The French Southern and Antarctic Lands (episode 1): Space Supporting Sustainable Development

01 April 2021

Located in the Indian Ocean, the French Southern and Antarctic Lands (TAAF*) is a group of volcanic islands of grandiose landscapes:  they form a wild and isolated territory that hosts the largest nature reserve in France and must be protected. To preserve this exceptional biodiversity, Telespazio France takes part in various projects to support sustainable development. In this first episode, let’s focus on the measures taken to prevent illegal fishing thanks to Geoinformation.

A protected territory in which human presence is limited


Established as a national nature reserve since 2006 and listed as a UNESCO World Heritage Site since 2019, the French Southern and Antarctic Lands area is home to exceptional biodiversity. Birds and marine mammals have lived there for millions of years in extreme isolation.

Despite its remote location, this territory is still affected by human activities and global climate change (pollution, biological invasions, fisheries bycatch, etc.). This is why the TAAF are the subject of a strict management plan which focuses on 7 conservation objectives.

Among them are the protection and sustainable exploitation of marine species populations. To ensure the good ecological status of these rich and diverse southern marine ecosystems, since 2016, the nature reserve includes all areas essential for the breeding and feeding of marine species: a surface of 672,000 km2 that needs to be protected.

Particularly suited to the surveillance of these vast remote areas, satellites play an essential role in the conservation of this territory.


Protect marine living resources and implement sustainable fishery


The location of the Kerguelen and Crozet Islands along with their climatic conditions provide an ideal habitat for the Patagonian toothfish. This predatory fish, much appreciated by Asian markets, has become one of the most expensive species of fish in the world. Strict management measures had to be put in place to ensure sustainable fishery and protect this highly coveted resource.​​​​​​​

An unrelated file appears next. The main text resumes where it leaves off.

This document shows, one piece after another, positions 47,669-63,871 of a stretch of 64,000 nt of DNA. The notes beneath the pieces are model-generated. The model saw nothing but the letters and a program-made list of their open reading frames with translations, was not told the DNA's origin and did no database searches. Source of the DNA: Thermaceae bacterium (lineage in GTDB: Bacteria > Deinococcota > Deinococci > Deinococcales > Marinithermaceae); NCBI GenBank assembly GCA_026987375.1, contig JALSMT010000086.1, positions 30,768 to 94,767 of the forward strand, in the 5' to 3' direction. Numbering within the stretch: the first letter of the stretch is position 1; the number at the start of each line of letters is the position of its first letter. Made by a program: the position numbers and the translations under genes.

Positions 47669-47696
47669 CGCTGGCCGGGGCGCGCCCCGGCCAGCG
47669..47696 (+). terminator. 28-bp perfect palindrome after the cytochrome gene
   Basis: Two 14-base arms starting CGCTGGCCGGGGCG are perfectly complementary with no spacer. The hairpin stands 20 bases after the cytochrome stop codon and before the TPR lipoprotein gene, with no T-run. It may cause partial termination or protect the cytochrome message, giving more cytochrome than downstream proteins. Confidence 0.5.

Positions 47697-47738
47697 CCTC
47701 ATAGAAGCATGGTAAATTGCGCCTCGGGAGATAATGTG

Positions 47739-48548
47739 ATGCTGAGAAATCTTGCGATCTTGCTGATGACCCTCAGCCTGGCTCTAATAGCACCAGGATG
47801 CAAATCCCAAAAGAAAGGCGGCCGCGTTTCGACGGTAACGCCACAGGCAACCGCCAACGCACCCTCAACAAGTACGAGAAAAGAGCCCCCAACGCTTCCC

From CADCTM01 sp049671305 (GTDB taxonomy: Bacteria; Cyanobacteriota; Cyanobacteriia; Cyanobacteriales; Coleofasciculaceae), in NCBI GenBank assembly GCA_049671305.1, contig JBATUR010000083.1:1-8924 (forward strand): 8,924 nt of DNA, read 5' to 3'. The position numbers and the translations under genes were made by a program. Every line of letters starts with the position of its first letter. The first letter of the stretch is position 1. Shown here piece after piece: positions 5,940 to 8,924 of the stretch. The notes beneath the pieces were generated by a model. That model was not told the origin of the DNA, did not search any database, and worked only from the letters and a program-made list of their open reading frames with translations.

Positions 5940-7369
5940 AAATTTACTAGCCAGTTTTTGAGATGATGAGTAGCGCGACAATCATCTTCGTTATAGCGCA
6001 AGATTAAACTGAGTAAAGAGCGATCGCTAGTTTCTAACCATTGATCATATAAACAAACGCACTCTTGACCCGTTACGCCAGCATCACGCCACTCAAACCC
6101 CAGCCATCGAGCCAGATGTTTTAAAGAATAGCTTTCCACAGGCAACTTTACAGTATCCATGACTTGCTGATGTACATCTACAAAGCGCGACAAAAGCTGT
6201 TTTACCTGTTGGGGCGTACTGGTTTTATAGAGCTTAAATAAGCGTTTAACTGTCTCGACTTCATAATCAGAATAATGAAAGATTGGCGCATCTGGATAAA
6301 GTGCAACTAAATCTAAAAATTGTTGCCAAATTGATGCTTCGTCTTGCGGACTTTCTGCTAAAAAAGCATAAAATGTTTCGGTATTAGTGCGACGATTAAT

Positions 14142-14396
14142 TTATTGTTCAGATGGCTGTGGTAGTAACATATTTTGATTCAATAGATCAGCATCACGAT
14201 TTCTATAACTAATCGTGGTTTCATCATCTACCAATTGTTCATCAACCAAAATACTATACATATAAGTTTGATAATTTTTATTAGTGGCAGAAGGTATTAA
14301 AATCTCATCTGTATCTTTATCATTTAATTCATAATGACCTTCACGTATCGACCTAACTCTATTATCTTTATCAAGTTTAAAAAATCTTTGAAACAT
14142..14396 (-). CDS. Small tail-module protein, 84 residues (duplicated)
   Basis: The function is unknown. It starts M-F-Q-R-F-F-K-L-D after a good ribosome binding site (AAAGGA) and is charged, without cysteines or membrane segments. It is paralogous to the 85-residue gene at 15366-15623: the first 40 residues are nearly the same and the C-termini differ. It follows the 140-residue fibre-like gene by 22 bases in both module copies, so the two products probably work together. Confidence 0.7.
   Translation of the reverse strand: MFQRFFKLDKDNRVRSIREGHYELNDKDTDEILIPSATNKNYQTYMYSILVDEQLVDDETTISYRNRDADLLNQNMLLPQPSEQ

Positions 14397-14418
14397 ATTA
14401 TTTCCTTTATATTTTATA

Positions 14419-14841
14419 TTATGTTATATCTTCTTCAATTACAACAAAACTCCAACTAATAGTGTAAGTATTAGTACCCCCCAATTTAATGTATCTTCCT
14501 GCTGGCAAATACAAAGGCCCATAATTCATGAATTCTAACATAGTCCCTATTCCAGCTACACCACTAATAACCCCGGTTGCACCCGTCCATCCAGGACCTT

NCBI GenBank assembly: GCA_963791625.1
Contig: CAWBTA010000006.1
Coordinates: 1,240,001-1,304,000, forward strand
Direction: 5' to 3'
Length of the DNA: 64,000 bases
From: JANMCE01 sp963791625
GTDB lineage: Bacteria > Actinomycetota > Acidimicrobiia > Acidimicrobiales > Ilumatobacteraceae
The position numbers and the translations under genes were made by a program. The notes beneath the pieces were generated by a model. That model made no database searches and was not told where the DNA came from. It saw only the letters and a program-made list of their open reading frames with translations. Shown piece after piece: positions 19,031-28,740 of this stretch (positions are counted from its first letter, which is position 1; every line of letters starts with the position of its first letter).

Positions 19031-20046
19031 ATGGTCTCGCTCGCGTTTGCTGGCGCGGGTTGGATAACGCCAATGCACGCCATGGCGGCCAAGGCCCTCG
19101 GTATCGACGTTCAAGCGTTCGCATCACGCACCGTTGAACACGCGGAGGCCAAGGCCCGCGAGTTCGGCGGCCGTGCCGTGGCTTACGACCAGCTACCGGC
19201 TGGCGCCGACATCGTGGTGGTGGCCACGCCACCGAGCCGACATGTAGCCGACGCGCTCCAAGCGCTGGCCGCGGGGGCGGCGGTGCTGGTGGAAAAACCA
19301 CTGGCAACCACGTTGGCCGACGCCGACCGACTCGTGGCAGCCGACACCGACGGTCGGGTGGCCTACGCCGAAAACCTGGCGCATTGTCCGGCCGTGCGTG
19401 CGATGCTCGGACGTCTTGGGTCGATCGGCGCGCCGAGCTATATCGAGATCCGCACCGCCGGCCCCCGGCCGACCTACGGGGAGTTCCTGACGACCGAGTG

Found on seamounts and continental shelves around most Subantarctic islands, the Patagonian toothfish is under increased surveillance from space. To prevent its illegal fishing, Telespazio France combines two technologies: satellite imagery and Artificial Intelligence.


Geoinformation and Artificial Intelligence: a strong long-lasted marriage

​Based on work initiated in 2014, Telespazio offers to the French Directorate of Maritime Affairs in early 2017 its automatic vessel and iceberg detector on radar and optical images.  This detector is used in various areas, especially in the French Southern and Antarctic Lands of Kerguelen and Crozet, where it is designed to monitor illegal fishing.

​​​​​​​For the past 4 years, Telespazio has been delivering on a daily basis its detection reports to the French National Fisheries Monitoring Center (French: Centre National de Surveillance des Pêches (CNSP)). Located in Etel, the CNSP is responsible for sea fisheries protection and surveillance in the area. This represents more than 7,500 radar images, supplied by Sentinel 1 satellites, then processed by AI (Artificial Intelligence), with an average of around 2,000 images per year.

This operational service is the result of a great effort put forth by Telespazio and its R&D department into sustainable development and the preservation of fishery resources. With pride, this service fully embodies our vision of a simple space, contributing the protection of our planet, its ecosystem and its inhabitants.

In our next episode, we will focus on the tracking station located on La Grande Terre of the Kerguelen Islands with Didier Petit who recently got back from his seventh mission in the Kerguelens.

*French: Terres australes et antarctiques françaises, TAAF


Credit photos : Wikipedia Commons